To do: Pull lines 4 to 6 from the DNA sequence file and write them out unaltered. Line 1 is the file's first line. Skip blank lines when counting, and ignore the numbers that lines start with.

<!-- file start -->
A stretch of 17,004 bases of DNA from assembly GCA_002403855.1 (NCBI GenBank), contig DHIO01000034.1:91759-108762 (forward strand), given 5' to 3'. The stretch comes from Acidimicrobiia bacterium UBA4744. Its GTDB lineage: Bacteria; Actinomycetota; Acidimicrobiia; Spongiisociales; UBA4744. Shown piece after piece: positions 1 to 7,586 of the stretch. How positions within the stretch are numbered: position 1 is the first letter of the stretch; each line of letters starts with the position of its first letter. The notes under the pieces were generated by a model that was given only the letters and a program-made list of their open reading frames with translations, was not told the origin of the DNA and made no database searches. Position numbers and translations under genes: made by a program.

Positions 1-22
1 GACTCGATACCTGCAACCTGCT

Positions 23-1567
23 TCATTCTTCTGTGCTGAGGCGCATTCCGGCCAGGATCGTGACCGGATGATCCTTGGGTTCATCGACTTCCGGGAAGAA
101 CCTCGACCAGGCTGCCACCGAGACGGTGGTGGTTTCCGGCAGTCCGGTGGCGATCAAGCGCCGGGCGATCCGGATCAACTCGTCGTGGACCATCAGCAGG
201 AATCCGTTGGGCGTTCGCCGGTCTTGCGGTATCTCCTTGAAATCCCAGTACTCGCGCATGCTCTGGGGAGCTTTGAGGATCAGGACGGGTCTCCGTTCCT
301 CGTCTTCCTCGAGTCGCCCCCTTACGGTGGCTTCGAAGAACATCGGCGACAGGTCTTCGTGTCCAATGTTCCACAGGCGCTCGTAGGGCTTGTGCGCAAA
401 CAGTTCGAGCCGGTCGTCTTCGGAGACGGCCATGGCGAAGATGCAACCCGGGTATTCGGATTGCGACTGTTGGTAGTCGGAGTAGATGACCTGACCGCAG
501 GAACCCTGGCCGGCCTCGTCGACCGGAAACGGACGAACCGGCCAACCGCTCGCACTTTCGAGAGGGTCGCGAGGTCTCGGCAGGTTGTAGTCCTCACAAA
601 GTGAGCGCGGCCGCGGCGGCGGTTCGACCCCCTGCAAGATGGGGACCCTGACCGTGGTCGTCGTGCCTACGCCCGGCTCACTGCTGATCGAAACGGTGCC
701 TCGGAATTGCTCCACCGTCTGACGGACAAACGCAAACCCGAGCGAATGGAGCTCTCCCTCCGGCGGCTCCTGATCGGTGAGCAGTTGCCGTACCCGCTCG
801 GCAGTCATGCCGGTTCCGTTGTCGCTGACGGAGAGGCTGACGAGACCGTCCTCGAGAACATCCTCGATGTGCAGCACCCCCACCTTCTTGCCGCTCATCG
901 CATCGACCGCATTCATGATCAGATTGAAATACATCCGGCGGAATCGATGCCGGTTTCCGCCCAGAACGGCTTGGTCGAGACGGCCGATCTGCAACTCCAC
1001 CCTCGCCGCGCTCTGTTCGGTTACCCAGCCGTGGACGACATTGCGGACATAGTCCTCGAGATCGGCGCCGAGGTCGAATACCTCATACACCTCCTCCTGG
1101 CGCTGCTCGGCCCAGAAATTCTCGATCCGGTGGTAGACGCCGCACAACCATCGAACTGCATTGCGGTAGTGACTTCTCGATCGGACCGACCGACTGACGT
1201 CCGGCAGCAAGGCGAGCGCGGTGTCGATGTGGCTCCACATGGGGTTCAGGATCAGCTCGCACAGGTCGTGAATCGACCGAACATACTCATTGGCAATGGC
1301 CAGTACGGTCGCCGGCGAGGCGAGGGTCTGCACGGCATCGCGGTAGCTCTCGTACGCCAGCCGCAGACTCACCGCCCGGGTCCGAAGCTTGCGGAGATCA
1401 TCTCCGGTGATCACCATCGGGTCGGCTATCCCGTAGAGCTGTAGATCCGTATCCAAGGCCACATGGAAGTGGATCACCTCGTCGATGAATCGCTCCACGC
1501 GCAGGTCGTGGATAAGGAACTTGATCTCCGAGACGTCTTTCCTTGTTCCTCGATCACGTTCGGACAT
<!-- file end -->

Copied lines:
Positions 23-1567
23 TCATTCTTCTGTGCTGAGGCGCATTCCGGCCAGGATCGTGACCGGATGATCCTTGGGTTCATCGACTTCCGGGAAGAA
101 CCTCGACCAGGCTGCCACCGAGACGGTGGTGGTTTCCGGCAGTCCGGTGGCGATCAAGCGCCGGGCGATCCGGATCAACTCGTCGTGGACCATCAGCAGG